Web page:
3. The tool of claim 2, wherein the cap screws are countersunk and threaded through aligned bores defined in opposing side walls of the longitudinal grooves.

4. The tool of claim 2, wherein the springs are helical torsion springs, each having attachment means at its ends to secure the spring within the longitudinal groove at one end and to attach the spring to the agitation member at the other end.

5. The tool of claim 1, wherein the agitation members are positioned in sets of pairs along the length and radially about the body.

6. The tool of claim 1, wherein the agitation members are formed in the shape of a rectangle having a notch-like recess for receiving and accommodating the spring.

7. The tool of claim 1, wherein the upper end is externally threaded for connection with an internally threaded coupling at the bottom end of a rotating element.

8. The tool of claim 7, wherein a horizontal, annular shoulder is formed by the body at a junction of the upper end and the body.

9. The tool of claim 1, wherein the lower end has a flat, horizontal surface.

10. The tool of claim 1, wherein the lower end may be tapered, pointed, conical, or beveled.

11. The tool of claim 1, wherein the longitudinal grooves span a portion or substantially the entire length of the body between its ends.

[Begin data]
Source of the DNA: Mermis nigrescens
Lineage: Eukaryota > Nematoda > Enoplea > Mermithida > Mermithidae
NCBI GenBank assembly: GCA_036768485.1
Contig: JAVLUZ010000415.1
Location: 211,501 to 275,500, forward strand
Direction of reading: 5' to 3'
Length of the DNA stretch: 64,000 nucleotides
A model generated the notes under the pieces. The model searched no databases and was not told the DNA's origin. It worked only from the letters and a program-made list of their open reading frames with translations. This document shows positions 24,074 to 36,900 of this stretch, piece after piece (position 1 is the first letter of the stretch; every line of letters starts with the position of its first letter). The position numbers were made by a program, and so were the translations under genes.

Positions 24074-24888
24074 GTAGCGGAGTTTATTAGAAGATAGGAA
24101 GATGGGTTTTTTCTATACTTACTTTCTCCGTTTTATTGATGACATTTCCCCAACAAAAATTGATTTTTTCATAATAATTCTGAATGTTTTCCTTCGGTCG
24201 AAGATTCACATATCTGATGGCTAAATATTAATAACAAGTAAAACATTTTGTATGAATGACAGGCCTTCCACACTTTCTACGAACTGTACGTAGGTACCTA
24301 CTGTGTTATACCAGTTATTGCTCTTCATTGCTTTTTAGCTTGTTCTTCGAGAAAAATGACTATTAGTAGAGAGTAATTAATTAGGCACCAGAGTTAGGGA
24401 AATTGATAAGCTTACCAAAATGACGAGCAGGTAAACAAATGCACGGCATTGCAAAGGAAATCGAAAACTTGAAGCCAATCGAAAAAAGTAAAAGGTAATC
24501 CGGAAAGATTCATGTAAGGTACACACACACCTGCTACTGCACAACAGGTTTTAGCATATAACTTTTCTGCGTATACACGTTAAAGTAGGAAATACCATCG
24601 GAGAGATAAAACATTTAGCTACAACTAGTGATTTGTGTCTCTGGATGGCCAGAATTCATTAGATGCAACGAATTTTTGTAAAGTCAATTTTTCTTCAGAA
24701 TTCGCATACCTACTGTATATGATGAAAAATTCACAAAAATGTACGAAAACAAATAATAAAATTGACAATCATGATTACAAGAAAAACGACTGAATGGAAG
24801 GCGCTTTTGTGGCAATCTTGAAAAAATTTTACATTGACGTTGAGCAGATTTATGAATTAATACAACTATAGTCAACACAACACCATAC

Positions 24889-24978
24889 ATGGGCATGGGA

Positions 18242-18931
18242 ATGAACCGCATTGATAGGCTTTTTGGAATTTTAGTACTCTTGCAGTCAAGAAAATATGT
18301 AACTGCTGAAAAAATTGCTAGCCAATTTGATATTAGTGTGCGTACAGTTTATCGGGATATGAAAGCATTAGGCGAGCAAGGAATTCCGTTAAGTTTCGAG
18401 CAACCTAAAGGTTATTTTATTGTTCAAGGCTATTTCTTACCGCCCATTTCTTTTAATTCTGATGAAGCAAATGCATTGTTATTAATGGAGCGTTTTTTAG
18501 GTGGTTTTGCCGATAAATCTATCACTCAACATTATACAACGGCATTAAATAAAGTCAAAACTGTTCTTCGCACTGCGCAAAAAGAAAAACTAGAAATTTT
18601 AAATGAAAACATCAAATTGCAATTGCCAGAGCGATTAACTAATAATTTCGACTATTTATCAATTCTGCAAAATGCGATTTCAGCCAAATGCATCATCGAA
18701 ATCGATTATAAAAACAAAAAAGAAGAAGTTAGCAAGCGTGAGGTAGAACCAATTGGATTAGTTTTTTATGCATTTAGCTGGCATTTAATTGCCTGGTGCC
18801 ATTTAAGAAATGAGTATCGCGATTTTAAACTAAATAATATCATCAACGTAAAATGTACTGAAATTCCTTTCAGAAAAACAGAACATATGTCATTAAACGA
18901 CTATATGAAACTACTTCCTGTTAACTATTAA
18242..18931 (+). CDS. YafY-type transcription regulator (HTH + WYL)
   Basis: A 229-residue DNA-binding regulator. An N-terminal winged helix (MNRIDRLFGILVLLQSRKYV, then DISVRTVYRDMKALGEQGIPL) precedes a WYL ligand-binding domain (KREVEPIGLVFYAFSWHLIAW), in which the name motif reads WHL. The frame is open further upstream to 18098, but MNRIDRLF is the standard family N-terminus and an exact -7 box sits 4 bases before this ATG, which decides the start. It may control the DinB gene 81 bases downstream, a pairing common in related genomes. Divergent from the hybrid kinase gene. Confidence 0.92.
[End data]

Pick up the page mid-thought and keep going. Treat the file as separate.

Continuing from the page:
12. The tool of claim 11, wherein the longitudinal grooves are spaced intermittently and in alignment along the length of the body with a clearance between each groove.
Description: FIELD OF THEINVENTION

This invention relates to an agitator tool for a progressive cavity pump.

BACKGROUND OF THE INVENTION

Progressive cavity pumps have been used for decades to pump medium to high viscosity fluids commonly filled with solid particulate material (for example, sand, glass beads, glass balloons and metallic or organic fillers, i.e., quartz, aluminumoxide, and titanium oxide) from an oil well to the surface through a production tubing string. A typical progressive cavity pump system includes a surface drive and a downhole progressive cavity pump with a single helical-shaped rotor which turnseccentrically inside a double helical elastomer-lined stator. The stator is attached to the bottom of a production tubing string and, in most cases, the rotor is attached to a rod string suspended and rotated by the surface drive. The shapes of therotor and stator form a series of sealed cavities within the stator. As the rotor is turned, the cavities progress to move fluid from the intake to the discharge end of the pump, thereby producing a pulsationless positive displacement flow. Theelastomer surface of the stator is intended to help the pump handle abrasive and viscous fluids. However, when a progressive cavity pump is situated in a heavy oil well, it is common for solid particulate material carried by heavy oil to plug up thepump, preventing further production from the well. Flushing of the pump is then required, which consumes time and delays production. Solid particulate material may also contribute to the wear-and short operating life-of parts, for example, the stator.